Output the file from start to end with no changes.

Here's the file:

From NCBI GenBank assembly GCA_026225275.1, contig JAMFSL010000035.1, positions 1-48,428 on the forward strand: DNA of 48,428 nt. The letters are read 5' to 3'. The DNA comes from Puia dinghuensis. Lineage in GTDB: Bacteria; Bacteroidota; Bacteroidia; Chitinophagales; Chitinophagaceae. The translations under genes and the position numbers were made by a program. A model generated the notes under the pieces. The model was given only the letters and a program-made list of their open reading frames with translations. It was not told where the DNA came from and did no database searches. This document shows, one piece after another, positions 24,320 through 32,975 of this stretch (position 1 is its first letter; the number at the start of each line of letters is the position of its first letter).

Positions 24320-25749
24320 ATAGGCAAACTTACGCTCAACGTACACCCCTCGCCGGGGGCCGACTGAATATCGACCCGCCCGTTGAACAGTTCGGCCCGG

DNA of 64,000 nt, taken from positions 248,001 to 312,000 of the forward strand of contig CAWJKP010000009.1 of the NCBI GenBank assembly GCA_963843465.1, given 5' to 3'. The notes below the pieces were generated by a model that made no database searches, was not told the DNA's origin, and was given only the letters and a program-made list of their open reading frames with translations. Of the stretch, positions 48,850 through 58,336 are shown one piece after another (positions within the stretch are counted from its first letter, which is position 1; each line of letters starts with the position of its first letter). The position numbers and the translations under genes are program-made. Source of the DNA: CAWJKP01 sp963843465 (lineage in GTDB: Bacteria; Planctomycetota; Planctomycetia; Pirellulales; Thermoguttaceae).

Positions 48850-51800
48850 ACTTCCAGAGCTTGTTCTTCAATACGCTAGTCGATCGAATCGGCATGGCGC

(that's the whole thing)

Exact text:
From NCBI GenBank assembly GCA_026225275.1, contig JAMFSL010000035.1, positions 1-48,428 on the forward strand: DNA of 48,428 nt. The letters are read 5' to 3'. The DNA comes from Puia dinghuensis. Lineage in GTDB: Bacteria; Bacteroidota; Bacteroidia; Chitinophagales; Chitinophagaceae. The translations under genes and the position numbers were made by a program. A model generated the notes under the pieces. The model was given only the letters and a program-made list of their open reading frames with translations. It was not told where the DNA came from and did no database searches. This document shows, one piece after another, positions 24,320 through 32,975 of this stretch (position 1 is its first letter; the number at the start of each line of letters is the position of its first letter).

Positions 24320-25749
24320 ATAGGCAAACTTACGCTCAACGTACACCCCTCGCCGGGGGCCGACTGAATATCGACCCGCCCGTTGAACAGTTCGGCCCGG

DNA of 64,000 nt, taken from positions 248,001 to 312,000 of the forward strand of contig CAWJKP010000009.1 of the NCBI GenBank assembly GCA_963843465.1, given 5' to 3'. The notes below the pieces were generated by a model that made no database searches, was not told the DNA's origin, and was given only the letters and a program-made list of their open reading frames with translations. Of the stretch, positions 48,850 through 58,336 are shown one piece after another (positions within the stretch are counted from its first letter, which is position 1; each line of letters starts with the position of its first letter). The position numbers and the translations under genes are program-made. Source of the DNA: CAWJKP01 sp963843465 (lineage in GTDB: Bacteria; Planctomycetota; Planctomycetia; Pirellulales; Thermoguttaceae).

Positions 48850-51800
48850 ACTTCCAGAGCTTGTTCTTCAATACGCTAGTCGATCGAATCGGCATGGCGC